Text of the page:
The ubiquitous presence of bubbles makes them a common phenomenon, but interestingly our understanding of this globular existence is still quite limited.
A team of scientists from Boston University, Princeton University, and MIT challenged a well-accepted hypothesis - Gravity is the driving force in bubbles collapsing and made a surprising discovery.
They generated bubbles that point upside down and then captured the moments of their destructions using a slow motion-imaging technique. Instead of imploding toward the ground, the flipped bubbles collapsed inward toward its attaching surface, the same way as their upright counterparts.
By closely watching the moments of bursting and experimenting with different bubble-forming parameters, they found out that surface tension is the main driving force behind the disappearing bubbles. Also, they determined that the collapsing speed is approximately equivalent to the capillary force divided by the viscous force on the bubble surface.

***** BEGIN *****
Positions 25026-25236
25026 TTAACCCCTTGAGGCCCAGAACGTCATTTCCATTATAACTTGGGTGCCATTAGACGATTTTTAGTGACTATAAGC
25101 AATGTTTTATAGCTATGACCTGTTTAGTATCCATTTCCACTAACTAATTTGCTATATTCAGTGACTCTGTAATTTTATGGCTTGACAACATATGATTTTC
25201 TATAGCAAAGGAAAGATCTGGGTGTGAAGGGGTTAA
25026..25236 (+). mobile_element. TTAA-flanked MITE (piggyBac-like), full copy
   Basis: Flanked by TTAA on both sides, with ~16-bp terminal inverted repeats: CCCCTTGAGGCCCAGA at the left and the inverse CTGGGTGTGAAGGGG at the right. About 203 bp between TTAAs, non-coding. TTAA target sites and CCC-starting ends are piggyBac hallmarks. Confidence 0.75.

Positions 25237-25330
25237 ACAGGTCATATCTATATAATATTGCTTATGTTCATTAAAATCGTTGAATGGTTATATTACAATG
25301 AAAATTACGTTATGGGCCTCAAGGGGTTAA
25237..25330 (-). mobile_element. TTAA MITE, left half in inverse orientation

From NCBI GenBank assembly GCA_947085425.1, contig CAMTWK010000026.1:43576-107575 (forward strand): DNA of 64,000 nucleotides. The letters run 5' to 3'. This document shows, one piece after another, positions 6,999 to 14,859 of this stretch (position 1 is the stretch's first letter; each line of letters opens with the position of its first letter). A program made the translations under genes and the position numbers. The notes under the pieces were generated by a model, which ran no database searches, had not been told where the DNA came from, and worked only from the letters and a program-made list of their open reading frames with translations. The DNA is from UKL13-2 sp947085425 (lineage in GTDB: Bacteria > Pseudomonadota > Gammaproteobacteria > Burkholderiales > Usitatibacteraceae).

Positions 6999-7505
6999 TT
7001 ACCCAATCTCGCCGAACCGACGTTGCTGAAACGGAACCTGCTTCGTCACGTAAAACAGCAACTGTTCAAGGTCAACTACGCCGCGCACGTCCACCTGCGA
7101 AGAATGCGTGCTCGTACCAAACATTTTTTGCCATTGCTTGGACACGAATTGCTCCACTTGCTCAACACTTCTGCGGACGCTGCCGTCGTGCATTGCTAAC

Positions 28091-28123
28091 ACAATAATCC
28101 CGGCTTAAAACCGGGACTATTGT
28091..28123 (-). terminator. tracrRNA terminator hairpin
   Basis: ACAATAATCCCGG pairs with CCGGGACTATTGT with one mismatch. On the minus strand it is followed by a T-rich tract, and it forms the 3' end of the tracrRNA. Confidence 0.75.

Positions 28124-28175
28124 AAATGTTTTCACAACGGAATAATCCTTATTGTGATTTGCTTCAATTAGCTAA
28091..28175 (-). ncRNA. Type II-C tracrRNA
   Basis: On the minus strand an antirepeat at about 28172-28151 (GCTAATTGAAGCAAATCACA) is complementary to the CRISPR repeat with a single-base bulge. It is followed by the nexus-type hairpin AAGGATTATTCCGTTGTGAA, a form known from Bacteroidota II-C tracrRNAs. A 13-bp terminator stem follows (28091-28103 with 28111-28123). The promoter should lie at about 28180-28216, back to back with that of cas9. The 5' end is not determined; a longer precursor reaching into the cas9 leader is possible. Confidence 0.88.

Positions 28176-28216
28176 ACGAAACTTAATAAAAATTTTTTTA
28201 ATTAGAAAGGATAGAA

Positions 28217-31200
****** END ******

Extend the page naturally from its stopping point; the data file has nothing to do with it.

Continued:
The researchers hoped that the new knowledge they acquired could help improve our manipulation of bubbles, either increasing or decreasing their presence for different scenarios.
This discovery is published in the journal Science as a cover page article.
Source: C&EN via Youtube